On Saturday March 12th, the Mayor of Richmond Gayle McLaughlin and more than 30 community organizations gathered at Lovonya DeJean Middle School to celebrate International Women’s Day. For four consecutive years, this event entitled Sisters in Solidarity: Richmond the Beloved Community, has become a wonderful day of celebration and one that links local struggles with international struggles.
Through-out the day, more than 300 people from different backgrounds and life experiences enjoyed a program that included music, dances, short videos, speeches, and a series of round tables discussions. Although most of the participants were women, the audience was representative of the multicultural, multiracial, and multigenerational city of Richmond.
The City of Richmond is located 16 miles northeast of San Francisco on the western shore of Contra Costa County. At the last census, the population of Richmond was estimated at over 100,000. Today, the City is an important oil refining, industrial, commercial, transportation, shipping and government center. Richmond operates under a council-administrator form of government, consisting of a mayor and six council members who serve alternating 4-year terms.
Gayle McLaughlin, the recently reelected Mayor of Richmond, received a strong round of applause when she walked to the podium to welcome the participants. She congratulated everybody and invited them to enjoy the day and learn from each other’s experiences.
The International Committee for the Freedom of the Cuban 5 was part of this vibrant event. Alicia Jrapko, the US coordinator of the committee shared remarks with a receptive audience about the struggle that mothers, wives, sisters and daughters of the Cuban 5 are enduring to bring their loved ones home. People were able to watch a short video of Dolores Huerta explaining the case of the Cuban Five. The Committee presented Mayor McLaughlin with a wooden logo made by a Canadian artist, along with a letter of recognition that included the firm of each of the Cuban 5 imprisoned in the US and a note-worthy phrase by Jose Marti, “Big things can’t be done without big friends.”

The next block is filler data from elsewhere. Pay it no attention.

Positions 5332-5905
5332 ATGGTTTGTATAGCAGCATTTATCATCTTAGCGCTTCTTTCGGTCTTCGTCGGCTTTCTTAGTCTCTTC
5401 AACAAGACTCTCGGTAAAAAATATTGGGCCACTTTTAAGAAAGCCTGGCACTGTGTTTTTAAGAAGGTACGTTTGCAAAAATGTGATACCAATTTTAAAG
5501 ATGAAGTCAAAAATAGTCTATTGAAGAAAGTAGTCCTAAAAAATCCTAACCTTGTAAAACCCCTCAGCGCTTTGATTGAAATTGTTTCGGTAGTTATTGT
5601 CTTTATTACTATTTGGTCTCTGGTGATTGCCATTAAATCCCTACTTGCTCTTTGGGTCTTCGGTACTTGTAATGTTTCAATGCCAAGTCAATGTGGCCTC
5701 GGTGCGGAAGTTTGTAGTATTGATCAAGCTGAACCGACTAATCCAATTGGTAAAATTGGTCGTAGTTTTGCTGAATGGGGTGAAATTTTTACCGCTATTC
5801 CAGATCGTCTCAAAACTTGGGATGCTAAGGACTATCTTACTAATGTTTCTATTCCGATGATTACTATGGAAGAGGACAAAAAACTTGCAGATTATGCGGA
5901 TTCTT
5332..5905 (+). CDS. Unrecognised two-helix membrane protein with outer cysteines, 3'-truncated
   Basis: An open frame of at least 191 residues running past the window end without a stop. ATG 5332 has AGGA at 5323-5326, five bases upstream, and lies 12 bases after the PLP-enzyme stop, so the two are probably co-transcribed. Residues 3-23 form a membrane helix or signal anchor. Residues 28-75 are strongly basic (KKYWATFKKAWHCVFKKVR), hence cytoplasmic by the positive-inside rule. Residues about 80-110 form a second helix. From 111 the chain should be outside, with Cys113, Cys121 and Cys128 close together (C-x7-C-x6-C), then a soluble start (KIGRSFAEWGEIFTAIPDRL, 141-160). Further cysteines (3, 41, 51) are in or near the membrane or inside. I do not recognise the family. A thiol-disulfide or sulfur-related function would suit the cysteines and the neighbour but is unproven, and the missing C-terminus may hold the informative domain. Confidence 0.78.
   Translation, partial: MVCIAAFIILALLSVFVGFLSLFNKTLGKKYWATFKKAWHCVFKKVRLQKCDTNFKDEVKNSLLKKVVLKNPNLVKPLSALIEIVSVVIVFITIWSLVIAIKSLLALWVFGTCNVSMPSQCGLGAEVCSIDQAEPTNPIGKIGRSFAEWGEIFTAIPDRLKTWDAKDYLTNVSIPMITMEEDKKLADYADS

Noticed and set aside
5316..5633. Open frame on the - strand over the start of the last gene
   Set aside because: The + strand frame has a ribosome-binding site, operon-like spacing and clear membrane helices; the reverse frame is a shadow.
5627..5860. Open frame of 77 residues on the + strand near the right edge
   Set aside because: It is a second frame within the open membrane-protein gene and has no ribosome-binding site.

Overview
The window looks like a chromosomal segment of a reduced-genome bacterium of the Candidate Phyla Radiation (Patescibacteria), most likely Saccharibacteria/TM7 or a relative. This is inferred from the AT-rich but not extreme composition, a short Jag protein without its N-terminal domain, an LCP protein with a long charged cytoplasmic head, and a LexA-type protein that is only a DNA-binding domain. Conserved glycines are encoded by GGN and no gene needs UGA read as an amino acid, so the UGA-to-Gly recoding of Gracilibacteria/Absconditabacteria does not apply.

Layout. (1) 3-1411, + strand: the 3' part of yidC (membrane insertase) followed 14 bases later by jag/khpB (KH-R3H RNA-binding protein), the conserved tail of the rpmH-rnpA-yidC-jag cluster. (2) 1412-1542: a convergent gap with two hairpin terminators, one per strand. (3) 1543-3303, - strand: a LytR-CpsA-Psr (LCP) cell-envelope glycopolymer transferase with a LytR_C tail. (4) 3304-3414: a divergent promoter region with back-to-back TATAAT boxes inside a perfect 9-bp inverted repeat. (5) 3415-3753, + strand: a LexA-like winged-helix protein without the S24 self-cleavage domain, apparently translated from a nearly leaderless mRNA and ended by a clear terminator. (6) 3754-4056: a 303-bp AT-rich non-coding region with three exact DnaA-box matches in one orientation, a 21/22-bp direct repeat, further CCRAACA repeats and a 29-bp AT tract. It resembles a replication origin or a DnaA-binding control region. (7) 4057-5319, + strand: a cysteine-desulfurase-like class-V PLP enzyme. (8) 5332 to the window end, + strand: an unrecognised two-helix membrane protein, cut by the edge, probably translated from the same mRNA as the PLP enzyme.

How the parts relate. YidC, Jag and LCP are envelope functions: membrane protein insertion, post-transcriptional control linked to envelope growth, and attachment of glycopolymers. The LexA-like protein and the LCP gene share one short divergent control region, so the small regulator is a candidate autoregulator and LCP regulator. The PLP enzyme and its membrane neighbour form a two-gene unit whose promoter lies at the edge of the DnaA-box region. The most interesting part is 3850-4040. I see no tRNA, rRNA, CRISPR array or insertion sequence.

Since Mayor McLaughlin first learned about the case of the Cuban 5, she has joined the campaign for their freedom and for the right of family visits. In 2007 she spearheaded a campaign that resulted in a letter being sent to then U.S. Attorney General Alberto Gonzales signed by twelve other California Mayors asking him to grant visas to Olga Salanueva and Adriana Perez to visit their imprisoned husbands.
On April 7, 2009, the City Council of Richmond unanimously passed a resolution calling for the release of the Cuban 5, the right of family visits and the normalization of relations between Cuba and the U.S.
Since then, McLaughlin has joined the International Commission for the Right of Family Visits and has sent a number of letters to the State Department on behalf of Olga and Adriana.
Twenty colorful tables were set up in the large auditorium. Most tables were shared by two organizations and had distinctive themes so people could identify and choose one of the tables to talk to its organizers. Some of the themes included “Look beneath the surface to end modern day slavery,” “Unity is strength,” “Women caring for their communities and resisting oppression,” and “A better Richmond is possible,” to name a few. The Richmond-Regla Sister City Project shared a table with the International Committee for the Freedom of the Cuban 5 and through the day Richmond residents were able to learn about Cuban life and culture as well as the case of the Cuban 5. A number of visitors to the table signed up to keep in touch and receive updated information about the case.
The program ended with a closing circle and closing words by Bishop Edwina Perez-Santiago, from Reach Fellowship International who reaffirmed women’s strength to continue their struggle and fight for justice.